“Americans don’t trust one another, and they don’t trust the government,” Jedidiah Britton-Purdy, an author and a professor at Duke Law School, writes in The Atlantic magazine. “This mistrust is so pervasive that it can feel natural, but it isn’t. Profound distrust has risen within my lifetime; it is intensifying, and it threatens to make democracy impossible.”
Currently, only 1% of Americans say they trust the government in Washington to do what is right “just about always.” Only 15% say it will do the right thing “most of the time,” according to Pew Research. “This is among the lowest trust measures in nearly seven decades of polling,” it says.
Back in 1958, when the National Election Study of Americans’ level of trust in their government started, 75% of us generally had a high degree of trust in government. Were we just naïve back then, or has something fundamentally changed in our society?
Unfortunately, we’ve been given plenty of reasons to distrust elected officials. Too many have used positions of power for self-enrichment. Too many seem more interested in gaining power than serving, and too many covet those positions of power and privilege over all else.
Politics has evolved into a bitter battle of vilification. Don’t just oppose the other candidate or party, but make them out to be an immediate threat to your freedom, religion, security, health, safety, right to carry a gun and financial future. Create enemies they can identify as the source of these threats and ramp up the danger to a fever pitch.
Fear more than hope drives people to the polls, as does a cult of personality more than decency or upholding the sanctity of our democratic ideals. “Destabilizing levels of mistrust feel natural, even morally required, because the world has fractured,” Britton-Purdy writes. And mistrust justifies much of the dysfunction we suffer today.
It isn’t only that trust has been severely eroded; it has been replaced. Too many now trust sources that tell them outright mislead them.
We used to write that living in a rural community, where we were constantly interacting near those of differing points of view, helped us be more civil and tolerant. We bowled and attended school concerts and basketball games together. We met people from all walks of life at the local tavern or community events. They may not have been close friends, but we were friendly and accepting of our differences. We saw the good in each other.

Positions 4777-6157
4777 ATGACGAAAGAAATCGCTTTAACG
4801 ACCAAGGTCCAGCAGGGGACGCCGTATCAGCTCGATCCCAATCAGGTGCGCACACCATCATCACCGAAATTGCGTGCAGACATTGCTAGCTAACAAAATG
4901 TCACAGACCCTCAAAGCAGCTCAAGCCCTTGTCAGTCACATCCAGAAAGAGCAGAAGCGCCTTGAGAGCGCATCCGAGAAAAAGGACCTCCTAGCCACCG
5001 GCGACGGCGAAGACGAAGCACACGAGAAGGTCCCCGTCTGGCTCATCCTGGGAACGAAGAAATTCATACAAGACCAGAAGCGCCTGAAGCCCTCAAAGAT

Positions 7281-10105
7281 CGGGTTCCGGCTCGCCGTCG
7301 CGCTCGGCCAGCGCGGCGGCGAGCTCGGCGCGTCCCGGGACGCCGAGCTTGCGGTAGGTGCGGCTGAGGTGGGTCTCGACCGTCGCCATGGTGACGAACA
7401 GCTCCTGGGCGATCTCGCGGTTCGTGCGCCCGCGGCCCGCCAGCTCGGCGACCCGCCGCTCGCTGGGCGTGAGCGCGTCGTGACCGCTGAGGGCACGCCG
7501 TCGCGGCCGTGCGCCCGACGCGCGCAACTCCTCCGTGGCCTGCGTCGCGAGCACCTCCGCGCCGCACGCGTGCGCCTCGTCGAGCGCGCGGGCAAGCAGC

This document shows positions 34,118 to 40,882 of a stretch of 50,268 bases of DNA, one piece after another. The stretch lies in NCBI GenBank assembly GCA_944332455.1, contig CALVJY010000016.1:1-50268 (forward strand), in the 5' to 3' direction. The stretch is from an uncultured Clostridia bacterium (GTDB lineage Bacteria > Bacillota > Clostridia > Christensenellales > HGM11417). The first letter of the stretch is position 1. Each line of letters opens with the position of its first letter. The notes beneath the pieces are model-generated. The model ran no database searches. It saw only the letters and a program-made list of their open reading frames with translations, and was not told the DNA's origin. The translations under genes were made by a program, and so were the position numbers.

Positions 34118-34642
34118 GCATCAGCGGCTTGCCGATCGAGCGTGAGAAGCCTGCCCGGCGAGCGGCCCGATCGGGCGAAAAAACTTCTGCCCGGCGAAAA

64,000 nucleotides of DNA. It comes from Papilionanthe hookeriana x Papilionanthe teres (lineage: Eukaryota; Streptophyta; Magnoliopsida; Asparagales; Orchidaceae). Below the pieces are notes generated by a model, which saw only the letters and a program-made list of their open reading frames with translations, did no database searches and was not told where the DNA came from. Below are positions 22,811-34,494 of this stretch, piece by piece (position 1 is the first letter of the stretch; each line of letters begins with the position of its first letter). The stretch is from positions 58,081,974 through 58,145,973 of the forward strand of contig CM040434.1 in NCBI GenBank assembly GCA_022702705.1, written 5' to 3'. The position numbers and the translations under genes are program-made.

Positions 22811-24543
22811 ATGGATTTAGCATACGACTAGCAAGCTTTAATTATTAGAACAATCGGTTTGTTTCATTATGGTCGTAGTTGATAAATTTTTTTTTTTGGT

How do we reach a compromise when it is defined today as giving in to the other side? It is a win at all costs. We see the consequences – inaction on everything necessary to the future of our nation and world. Immigration, fighting disease, curbing the atrocities of international dictators, meeting housing and daycare needs, and a host of other pressing needs are stuck in partisan gamesmanship.
Solutions are found in the 90% of what the two sides agree on, but action is forever stalled in the 10% that bitterly divide them and their supporters – supporters who vote in primaries.
Some people are now radicalized to the point of believing violence is justified against members of the other party. It is justified against the people who oversee elections if your side loses. Everyone who allows these beliefs to take root is guilty by association with the violence that follows, whether they helped stoke the animosity or sat silent as it was spoken.
Today, Britton-Purdy writes, “Election denialism, political violence, and a willingness to resort to anti-constitutional measures to take or hold power are all acute threats to democracy… But there are also chronic threats to democracy. They are not limited to one party, let alone one leader. They affect us all, making the acute threats more dangerous and harder to overcome.”
Voting today is about survival and ensuring the other party is obliterated. Threats to punish and imprison members of the opposing party have been voiced and supported by radicalized constituents for the first time in modern American history. Our lack of trust and empathy for our fellow citizens is creating a constitutional crisis, Britton-Purdy says.
“If the other side is morally unacceptable and dangerous, supporting extreme efforts to keep it out of power becomes more plausible,” he writes. “The collapse of trust encourages, even if it does not ensure, a collapse of democracy.”
“The goal is not some kind of harmonious community, but for citizens of an intensely diverse country to be able to coexist in a time when our problems need political solutions; not to love one another, but to get along enough to wrestle with climate change, immigration, public safety, childcare, budget deficits, war—together.”
For there to be hope that we can rebuild trust in our representative form of democratic government, he says that efforts that have been neglected for years will have to be renewed.
“One is civic virtue—serious and respectful engagement in the hard work of living with disagreement and difference. The other is a radical commitment to building a social world where trust comes more readily.”
How do we do this?
In the years when we were more trusting of each other, we had a common news source – limited cable television news that, for the most part, gave us the news in a straightforward way. We had our state, regional, and local newspapers. Radio stations contributed. Our common news sources have been fractured into partisan TV and radio shows and websites. Every news source that doesn’t reflect our passions is suspected of colluding with the other side’s evil. Our tolerance for those with different views has eroded even in our small towns.
Our local sources bound us with challenges, celebrations, births and deaths, and news that created a shared identity built on its direct impact on our lives. Community newspapers can be a moderating, civil voice in a time of extreme division – but they are disappearing from the American landscape when their influence is needed most.